Be prepared to haggle

Motoring 2015-10-15
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There are bargains to be had if you’re prepared to haggle when buying a car. Four out of five Brits are haggling and getting results, according to research by Hitachi Personal Finance – a statistic that has astonished TV personality and motoring expert Quentin Willson.

Haggling on cars. It might sound the last thing you’d expect any success from, but think again. “Twenty years ago people would have been mortified to have been seen haggling,” says Quentin, but all that’s changed with more people willing to negotiate to get the best deals.

Follow these simple steps and you’re sure to drive away with a bargain:

  • Cash at the ready – if you have the cash in the bank ready to buy, tell the salesman exactly that. He’ll take you much more seriously

  • Bold bargaining – never pay the asking price. Try for a 20 per cent discount

  • Discount deals – understand that car makers are struggling in Europe so need to sell cars here – sometimes at a loss. There are big discounts all over the UK

  • Freebies – look for free insurance and free servicing deals – they can save you loads

  • Clear exchanges – don’t get confused by part exchange prices – the only figure that matters is the price to change from old to new. Dealers can bamboozle you with figures on your old car

Time your purchase

Dealers have been told to sell new cars, which means salesmen have targets to reach either monthly or quarterly – so do some research and time your purchase to get the best deal. Remember: if buying used from a dealer you get all the customer protection available. Your rights are very limited when buying privately.

With car makers struggling in Europe there’s never been a better time to haggle as dealers and manufacturers are under pressure more than ever to sell – sometimes at a loss. The internet has also dented dealers’ authority.

“We all complain about not having enough money,” says Quentin. “Buying a car in the right way is a fantastic opportunity to make the money you’ve got work harder.

Always plan ahead

Options like built-in satnavs and cruise control aren’t worth much come part exchange time – metallic paint, alloy wheels and air conditioning are the only extras worth paying for. Don’t order special colours like green or yellow. White, red, blue or black are favourites and will always guarantee a good resale.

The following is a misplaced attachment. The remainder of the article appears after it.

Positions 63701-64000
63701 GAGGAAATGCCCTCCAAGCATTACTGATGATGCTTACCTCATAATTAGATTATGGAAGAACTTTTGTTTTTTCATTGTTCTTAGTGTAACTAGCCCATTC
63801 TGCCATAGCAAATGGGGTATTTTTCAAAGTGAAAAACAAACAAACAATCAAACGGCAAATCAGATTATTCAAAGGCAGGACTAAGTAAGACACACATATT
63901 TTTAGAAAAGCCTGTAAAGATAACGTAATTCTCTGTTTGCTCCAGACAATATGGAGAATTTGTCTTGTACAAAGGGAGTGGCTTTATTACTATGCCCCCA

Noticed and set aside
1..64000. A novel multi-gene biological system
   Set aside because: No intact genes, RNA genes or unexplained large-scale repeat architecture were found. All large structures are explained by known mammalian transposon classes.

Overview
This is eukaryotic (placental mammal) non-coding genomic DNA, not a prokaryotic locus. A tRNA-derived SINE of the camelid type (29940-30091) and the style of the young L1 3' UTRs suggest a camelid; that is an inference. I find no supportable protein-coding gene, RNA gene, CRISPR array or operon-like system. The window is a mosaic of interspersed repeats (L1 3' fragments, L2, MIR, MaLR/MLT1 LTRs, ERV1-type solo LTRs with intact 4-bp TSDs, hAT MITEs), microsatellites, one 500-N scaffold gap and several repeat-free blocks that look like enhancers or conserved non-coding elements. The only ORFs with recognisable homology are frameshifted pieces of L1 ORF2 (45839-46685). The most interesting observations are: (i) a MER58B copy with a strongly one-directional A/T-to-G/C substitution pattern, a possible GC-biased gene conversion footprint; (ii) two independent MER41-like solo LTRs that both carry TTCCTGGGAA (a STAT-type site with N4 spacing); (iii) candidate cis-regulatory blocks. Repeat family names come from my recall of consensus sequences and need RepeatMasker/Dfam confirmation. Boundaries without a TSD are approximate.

How to negotiate a good price

If you’re buying privately and lack confidence, remember that the seller isn’t confident either. “We deal with these situations every day of our lives,” says Quentin, “and buying a car’s no different. Don’t get too emotionally involved – just put yourself forward and do it. You’ll be amazed at how good it feels to negotiate a good deal.

“Once you know how much you can spend, you can relax. Negotiations should be gentle, friendly, sitting down, ideally involving tea. Talk about your children. Be firm, but enjoy it – then it’s easier for everyone. If the seller won’t come down to your budget, thank them and politely start to leave. Nine times out of 10 they’ll panic and say, ‘wait, I’m sure we can arrange something.’”

Be insistent

For used cars, insist on seeing the car’s service history and make sure there’s a beat parade of rubber stamps. A service history can add 10 per cent to a used car’s resale. Insist on at least a year’s warranty because three months is no good – and make sure you get a 12 months’ MOT so that you know you’re buying a car that’s been independently checked.

Quentin’s best bargain

“A solicitor was selling a Rolls-Royce Corniche worth £50,000 on behalf of an estate,” recalls Quentin. “I sensed he had to get rid of it on the day and was right – he accepted my offer of £25,000. Opportunities like that come around very occasionally and are fantastic, but don’t count on it. Sort your finance, stick to your budget and you’ll definitely get results.”

If you’re looking to get your hands on a new motor, check out our low cost Car Loans from3.2% APR Representative between £7,500 and £25,000.
Hitachi Hints and Tips is intended to be informative and interesting. It does not constitute financial advice, and you should always do further research when making any financial decisions. All information was correct at date of publication.


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